April 6, 2012
Video is a powerful tool for organizations to expand their stories and engage audiences, Kathleen Dunleavy (@katedunl), manager, corporate communications at Sprint, told the audience Tuesday at The PRSA 2012 Digital Impact Conference at the Sentry Center in New York.
Online media is increasingly interactive and viewer-centric, and customers demand more engagement from brands from social media and video. Calls to action are more important than ever.
But your video won’t accomplish anything if it’s just sitting unwatched on YouTube. While content is paramount, positioning and promotion are essential for a successful video.
“You want to build in a publicity campaign when you’re thinking of … the goals and the production of the video,” Dunleavy said. Just like books or authors, videos need some strategic positioning to get noticed. Before you even start shooting, consider what you want the video to accomplish and whether it will be stand-alone component or serve a larger campaign.
Dunleavy’s Sprint team created “Bubble Mania” to highlight the HTC EVO’s 3D capabilities. It portrays a “flash mob” of bubbles that seem to be floating off the screen.
She contrasted “Bubble Mania” to the product’s advertising campaign, explaining that her team took a “more newsworthy and less branded” approach. Instead of talking about the smartphone’s capabilities, the video is “showing the technology in an artful, creative way.”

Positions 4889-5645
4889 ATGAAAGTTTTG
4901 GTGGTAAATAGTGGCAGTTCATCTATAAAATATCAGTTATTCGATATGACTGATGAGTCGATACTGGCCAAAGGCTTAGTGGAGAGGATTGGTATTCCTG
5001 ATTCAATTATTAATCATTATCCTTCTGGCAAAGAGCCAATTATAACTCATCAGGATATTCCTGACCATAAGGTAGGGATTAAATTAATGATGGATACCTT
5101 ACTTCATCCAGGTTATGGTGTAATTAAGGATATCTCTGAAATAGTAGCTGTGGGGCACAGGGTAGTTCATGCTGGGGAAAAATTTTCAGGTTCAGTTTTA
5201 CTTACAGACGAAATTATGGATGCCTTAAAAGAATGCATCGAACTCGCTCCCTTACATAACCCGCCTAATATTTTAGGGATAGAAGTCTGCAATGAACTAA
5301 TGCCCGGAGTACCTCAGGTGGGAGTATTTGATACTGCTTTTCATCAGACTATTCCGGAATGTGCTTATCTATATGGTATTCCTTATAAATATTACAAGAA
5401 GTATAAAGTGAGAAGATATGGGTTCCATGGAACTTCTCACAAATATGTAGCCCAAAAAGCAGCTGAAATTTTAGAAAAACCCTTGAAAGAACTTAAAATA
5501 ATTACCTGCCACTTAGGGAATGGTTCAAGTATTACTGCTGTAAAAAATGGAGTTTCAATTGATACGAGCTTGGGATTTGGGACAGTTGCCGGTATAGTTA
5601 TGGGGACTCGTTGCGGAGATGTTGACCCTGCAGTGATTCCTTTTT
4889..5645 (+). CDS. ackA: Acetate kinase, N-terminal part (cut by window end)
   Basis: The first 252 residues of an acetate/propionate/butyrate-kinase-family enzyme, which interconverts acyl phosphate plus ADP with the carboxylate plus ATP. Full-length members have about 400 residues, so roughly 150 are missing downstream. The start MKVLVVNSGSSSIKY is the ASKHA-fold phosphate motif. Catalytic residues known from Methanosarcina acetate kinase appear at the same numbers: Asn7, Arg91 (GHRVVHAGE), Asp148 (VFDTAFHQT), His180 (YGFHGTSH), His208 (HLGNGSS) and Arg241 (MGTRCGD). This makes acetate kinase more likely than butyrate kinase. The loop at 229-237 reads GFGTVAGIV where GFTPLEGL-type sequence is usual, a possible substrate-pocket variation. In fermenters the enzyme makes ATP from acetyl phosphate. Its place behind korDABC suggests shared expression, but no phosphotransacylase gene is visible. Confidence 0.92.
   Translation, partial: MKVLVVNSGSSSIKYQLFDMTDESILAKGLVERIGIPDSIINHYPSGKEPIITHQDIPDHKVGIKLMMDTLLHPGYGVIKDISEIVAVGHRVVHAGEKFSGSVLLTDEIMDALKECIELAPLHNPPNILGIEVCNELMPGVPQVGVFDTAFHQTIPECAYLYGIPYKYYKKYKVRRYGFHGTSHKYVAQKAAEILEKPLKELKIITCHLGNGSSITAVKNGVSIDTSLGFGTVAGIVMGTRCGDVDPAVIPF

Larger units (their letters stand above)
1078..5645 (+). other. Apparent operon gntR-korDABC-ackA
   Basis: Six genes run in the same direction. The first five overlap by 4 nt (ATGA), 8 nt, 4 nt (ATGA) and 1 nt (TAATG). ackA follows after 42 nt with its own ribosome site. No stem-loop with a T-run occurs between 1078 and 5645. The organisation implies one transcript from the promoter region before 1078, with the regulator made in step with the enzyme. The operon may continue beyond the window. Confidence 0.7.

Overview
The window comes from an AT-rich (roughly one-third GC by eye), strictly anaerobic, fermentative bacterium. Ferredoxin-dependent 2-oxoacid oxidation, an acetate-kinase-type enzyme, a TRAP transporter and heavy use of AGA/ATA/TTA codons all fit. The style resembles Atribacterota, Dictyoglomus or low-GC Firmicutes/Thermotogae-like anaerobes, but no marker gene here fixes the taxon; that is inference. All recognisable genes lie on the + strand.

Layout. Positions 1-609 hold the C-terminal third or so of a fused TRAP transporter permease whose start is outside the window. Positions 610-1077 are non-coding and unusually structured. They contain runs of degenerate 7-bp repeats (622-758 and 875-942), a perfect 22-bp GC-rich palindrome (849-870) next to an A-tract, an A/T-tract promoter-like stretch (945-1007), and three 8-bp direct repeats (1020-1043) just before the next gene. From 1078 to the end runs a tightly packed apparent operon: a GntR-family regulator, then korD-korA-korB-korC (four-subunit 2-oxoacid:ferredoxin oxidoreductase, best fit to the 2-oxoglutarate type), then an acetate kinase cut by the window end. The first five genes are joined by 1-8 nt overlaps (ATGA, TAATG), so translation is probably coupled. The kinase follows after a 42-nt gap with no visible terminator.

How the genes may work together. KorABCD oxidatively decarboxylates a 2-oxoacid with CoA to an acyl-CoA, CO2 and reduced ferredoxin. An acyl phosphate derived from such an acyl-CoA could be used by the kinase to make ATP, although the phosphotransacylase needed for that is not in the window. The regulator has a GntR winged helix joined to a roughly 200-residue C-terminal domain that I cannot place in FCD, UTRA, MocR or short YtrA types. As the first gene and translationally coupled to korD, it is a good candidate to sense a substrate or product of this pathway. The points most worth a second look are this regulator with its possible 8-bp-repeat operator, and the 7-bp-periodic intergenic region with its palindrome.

After production, Dunleavy went into what she called “distribution mode,” launching an Internet media tour and leveraging traditional PR channels.
“Really engage with your viewers right at the beginning, because that’s when you see the biggest spike [in views] usually,” Dunleavy said.
Use this initial opportunity to expand your story and capitalize on what makes your message unique. For instance, Dunleavy’s team developed profiles on bubble artists (or “bubblers”) from around the country, which generated local media attention and pick up on the Internet.
Finally, while measurement is important, a successful video is about more than the number of views or retweets.
“The measurements of success that we have were a little different than we originally thought, because this is still new territory for us,” Dunleavy said. Engagement, excitement and enthusiasm don’t show up in YouTube analytics.
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